Career Tips by Fisher Investments

Whether you’re interested in an opportunity at Fisher Investments, or simply looking to further develop your current career path, our career tips can help you stand out from your peers.

What Motivates?

By, 02/19/2013

Recruiters often ask, “What motivates employees?” to brainstorm effective ways to communicate with candidates. But motivation isn’t only important for prospective employees—it’s an everyday incentive for current employees, too.

Understanding what motivates you provides insight into why you’re in your current position and options to move forward. On top of that, knowing what motivates your colleagues could help strengthen work relationships and positively impact the office environment. Plus, knowing how your colleagues tick means you know how best to ask for help when needed—and how best to thank them.

Careers Articles Are Great Inspiration

By, 02/12/2013

I mean it! Every few days, I peruse the careers pages of The Wall Street Journal, The Chicago Tribune, Time, etc., to see current hot topics in job searches, company culture and business etiquette. Keeping abreast of career oriented topics isn’t just helpful for those looking for jobs or hoping to move their career to the next level, it provides insight for daily job performance.

Personally, I wouldn’t necessarily think about how my habits at home may affect my job performance if I didn’t read articles about it. And the variety of subjects covered may give you a new perspective at work. For instance, even if you haven’t already made the career move to management, articles on that topic could help you better manage your time, interact with coworkers and remember challenges your manager has. So, while not everything you might read in a careers article may apply to you, keeping the topics they discuss front of mind may help you develop a fuller, more insightful career in the long term.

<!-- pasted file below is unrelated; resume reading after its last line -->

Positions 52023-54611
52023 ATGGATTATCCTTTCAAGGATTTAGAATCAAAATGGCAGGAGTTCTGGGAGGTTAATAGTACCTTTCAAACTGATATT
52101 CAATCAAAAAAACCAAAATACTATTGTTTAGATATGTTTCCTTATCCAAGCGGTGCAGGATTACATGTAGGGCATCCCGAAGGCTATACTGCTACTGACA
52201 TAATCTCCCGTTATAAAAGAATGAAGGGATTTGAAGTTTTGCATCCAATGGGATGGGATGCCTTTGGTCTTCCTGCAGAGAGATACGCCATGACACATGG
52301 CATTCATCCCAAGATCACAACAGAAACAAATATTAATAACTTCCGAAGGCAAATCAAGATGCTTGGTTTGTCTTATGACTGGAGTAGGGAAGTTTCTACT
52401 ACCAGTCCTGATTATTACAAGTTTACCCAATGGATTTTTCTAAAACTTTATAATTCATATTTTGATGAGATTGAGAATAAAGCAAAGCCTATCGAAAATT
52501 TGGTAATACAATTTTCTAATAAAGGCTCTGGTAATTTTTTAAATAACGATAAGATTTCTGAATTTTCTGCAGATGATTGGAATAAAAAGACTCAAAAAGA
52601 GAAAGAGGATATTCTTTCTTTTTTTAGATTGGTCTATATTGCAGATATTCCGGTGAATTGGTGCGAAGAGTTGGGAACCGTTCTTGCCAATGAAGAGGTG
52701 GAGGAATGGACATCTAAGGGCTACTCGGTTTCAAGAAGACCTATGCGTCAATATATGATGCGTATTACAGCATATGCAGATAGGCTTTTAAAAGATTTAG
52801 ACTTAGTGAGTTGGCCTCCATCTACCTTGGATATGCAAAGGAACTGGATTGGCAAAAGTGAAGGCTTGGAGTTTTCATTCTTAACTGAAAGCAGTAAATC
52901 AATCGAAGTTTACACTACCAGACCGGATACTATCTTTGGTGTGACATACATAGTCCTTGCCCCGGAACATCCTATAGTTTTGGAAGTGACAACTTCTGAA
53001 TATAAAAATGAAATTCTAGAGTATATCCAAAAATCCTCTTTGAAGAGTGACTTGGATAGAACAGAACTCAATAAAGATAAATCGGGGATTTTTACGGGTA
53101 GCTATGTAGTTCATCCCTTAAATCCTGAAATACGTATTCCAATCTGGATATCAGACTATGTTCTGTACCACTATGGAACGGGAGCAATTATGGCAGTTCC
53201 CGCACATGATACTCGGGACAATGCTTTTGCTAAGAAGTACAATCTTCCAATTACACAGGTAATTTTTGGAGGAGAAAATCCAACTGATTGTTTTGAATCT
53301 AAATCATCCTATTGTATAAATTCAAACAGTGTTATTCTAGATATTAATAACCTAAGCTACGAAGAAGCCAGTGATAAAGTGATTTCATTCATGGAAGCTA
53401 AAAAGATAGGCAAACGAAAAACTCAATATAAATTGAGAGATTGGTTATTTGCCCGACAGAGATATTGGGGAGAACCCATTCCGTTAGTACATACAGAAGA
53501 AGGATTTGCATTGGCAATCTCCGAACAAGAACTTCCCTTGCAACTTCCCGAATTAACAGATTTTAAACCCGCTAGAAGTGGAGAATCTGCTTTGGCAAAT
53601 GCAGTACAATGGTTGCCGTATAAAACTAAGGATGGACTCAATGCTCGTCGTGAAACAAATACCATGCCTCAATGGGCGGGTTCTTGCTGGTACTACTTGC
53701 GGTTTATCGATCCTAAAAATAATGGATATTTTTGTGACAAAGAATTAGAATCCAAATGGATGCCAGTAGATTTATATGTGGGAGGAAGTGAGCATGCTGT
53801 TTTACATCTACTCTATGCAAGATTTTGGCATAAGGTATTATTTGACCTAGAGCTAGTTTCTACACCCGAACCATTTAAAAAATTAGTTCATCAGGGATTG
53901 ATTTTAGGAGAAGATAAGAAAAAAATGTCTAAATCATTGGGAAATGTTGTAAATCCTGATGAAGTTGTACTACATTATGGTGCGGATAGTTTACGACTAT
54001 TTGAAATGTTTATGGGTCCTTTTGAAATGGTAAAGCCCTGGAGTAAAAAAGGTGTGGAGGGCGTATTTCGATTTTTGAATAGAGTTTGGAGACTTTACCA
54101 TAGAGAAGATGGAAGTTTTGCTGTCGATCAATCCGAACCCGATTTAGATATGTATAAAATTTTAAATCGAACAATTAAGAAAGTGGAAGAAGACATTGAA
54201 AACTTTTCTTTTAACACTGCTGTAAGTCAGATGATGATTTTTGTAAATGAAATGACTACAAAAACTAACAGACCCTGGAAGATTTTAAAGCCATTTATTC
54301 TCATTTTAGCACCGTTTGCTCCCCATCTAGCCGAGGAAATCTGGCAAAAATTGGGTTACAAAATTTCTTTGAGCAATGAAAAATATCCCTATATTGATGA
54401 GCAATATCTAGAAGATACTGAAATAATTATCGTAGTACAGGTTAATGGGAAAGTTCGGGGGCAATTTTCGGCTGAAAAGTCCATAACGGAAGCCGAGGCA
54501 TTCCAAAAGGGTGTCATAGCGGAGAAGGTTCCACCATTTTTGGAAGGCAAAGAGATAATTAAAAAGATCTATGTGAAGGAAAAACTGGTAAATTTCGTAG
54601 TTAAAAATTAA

Questions Interviewers Ask Themselves (But Not Necessarily You)

By, 02/06/2013

When preparing for a job interview, a lot of worry can go into figuring out potential questions—which is completely justified. It’s very important to thoroughly prepare. However, asking yourself what questions you might not have to answer could be equally important.

A lot goes on behind the scene in a job interview, and many employers likely have criteria they’re looking for but that isn’t explicitly mentioned in their questions. So before your interview, we suggest asking yourself the following (and anything similar you might think of):

  • What is the ideal job candidate—and would I truly fit that role?
  • Are there job skills related the employer wants, but didn’t list?
  • What are qualities I share with other potential candidates?
  • From The Chicago Tribune: "If I were the hiring manager, why would I hire this person over the others who applied?"

Thinking about the unspoken questions can help you get in the mindset of an interviewer. It can also help you decide if the job in question is something you want, as reflecting on company culture and other candidates may give you a better idea than a job post.

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